Compressor offers heat recovery

Jon Lawson

Gardner Denver has released a new air-cooled version of its Ultima technology, the first air-cooled oil-free compressor to offer heat recovery for process water.

With the air-cooled model capable of recovering up to 98% of heat generated during compression, cost savings are possible. The technology’s patented closed package cooling system means the energy captured when compressing air can be used to provide process water heating, delivering usable water temperatures of up to 85 degrees C.

Operators can choose between either air-cooling, water-cooling or both, depending on the most economic means of cooling at the time. For example, air-cooling might be more cost-effective to use during the winter period, as the heated cooling air can then be re-purposed for space heating in a facility. On the other hand, during summer months, when there is no demand for space heating, a water-cooled operating mode might be more economic.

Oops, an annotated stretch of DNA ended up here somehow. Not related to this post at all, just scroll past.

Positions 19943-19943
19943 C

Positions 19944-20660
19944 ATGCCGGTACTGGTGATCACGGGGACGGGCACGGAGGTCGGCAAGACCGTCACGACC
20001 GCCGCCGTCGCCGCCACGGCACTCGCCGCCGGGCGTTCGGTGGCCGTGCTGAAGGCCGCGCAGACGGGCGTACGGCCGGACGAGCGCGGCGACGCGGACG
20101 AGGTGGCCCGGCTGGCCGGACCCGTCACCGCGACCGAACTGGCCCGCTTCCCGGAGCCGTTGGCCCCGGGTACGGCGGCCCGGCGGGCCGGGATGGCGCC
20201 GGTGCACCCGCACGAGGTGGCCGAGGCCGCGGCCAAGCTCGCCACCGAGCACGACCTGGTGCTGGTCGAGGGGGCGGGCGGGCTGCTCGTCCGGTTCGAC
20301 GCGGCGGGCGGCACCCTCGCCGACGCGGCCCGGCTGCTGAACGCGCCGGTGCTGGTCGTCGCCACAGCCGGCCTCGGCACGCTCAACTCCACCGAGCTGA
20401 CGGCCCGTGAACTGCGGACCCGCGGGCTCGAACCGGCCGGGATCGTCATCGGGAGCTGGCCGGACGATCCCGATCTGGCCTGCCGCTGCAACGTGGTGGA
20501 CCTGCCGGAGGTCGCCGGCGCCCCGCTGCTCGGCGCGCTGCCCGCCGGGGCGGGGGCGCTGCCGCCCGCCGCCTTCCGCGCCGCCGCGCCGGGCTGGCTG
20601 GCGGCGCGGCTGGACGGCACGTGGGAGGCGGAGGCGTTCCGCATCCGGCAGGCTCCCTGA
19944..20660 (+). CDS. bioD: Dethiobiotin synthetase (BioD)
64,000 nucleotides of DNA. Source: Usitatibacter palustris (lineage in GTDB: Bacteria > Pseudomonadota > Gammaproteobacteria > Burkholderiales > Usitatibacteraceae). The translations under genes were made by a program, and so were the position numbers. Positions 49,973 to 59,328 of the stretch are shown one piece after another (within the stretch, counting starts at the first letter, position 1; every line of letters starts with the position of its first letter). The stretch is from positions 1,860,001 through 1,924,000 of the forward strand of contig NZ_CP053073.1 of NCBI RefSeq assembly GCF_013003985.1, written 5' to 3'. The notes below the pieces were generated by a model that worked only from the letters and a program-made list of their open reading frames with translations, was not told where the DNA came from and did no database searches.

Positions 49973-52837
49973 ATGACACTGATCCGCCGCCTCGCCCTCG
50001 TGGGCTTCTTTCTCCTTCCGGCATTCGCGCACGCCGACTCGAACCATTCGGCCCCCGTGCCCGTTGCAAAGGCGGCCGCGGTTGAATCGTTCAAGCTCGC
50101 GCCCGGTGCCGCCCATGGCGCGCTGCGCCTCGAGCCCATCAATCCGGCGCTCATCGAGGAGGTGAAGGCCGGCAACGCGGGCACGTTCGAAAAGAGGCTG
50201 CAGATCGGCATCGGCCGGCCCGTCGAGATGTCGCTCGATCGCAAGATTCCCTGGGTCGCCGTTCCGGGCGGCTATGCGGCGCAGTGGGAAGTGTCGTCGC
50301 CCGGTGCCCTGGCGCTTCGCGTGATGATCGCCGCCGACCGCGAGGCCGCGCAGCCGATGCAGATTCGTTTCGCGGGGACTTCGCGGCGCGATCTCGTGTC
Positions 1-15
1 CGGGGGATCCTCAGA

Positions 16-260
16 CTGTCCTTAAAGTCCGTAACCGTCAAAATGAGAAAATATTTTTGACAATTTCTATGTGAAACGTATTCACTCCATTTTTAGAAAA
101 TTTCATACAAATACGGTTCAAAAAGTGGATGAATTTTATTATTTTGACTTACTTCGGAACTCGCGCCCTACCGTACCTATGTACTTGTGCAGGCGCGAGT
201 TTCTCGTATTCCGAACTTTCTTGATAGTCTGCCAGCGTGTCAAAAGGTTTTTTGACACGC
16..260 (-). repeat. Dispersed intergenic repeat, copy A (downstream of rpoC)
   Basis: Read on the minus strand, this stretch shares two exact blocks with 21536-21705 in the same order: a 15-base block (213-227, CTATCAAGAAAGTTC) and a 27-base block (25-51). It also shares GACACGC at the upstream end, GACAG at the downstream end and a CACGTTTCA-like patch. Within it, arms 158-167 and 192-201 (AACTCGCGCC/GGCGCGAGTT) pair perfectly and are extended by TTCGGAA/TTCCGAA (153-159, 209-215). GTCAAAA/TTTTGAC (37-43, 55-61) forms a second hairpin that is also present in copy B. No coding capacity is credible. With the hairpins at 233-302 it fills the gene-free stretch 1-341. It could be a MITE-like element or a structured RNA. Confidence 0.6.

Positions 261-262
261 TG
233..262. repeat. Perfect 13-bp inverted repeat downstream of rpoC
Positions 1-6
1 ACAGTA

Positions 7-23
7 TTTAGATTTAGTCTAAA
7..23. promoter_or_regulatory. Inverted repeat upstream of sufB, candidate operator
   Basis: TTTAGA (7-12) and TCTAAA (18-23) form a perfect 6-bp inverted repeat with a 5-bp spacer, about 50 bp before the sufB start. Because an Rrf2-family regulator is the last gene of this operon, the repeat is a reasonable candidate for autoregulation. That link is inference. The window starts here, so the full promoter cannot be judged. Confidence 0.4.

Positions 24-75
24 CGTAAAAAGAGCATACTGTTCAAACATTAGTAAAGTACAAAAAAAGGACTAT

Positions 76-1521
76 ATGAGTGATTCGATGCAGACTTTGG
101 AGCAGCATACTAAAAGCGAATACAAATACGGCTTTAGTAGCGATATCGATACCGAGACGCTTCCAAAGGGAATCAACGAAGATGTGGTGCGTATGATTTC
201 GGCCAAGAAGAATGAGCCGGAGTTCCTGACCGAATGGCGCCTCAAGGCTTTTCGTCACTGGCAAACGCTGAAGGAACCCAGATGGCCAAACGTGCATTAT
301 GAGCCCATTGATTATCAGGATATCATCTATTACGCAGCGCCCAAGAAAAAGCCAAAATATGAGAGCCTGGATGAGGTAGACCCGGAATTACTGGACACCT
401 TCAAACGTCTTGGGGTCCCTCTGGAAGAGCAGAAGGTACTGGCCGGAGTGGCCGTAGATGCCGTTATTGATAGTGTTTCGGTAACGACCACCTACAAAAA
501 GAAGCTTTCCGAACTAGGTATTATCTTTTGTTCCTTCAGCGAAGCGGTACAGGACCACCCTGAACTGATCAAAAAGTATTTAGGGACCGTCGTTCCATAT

Its highly-engineered oil-free airends, designed and manufactured at Gardner Denver’s Centre of Excellence in Simmern, Germany, feature a special coating to help protect the machinery and avoid performance degradation throughout its lifetime.

Ultima is also the quiet, with noise levels not exceeding 70 dB(a) for the air-cooled model. 

It is available with a pressure range from 4 to 10 bar, volume flow from 6.7 to 23.9 m3/min at 8 bar, and motor power from 75 to 160 kW. The technology is equipped with iConn, Gardner Denver’s digital analytics platform, too, helping operators to measure, optimise and improve compressed air usage.

The oldest known working Gardner compressor dates from 1936 and is housed at The University of Manchester.


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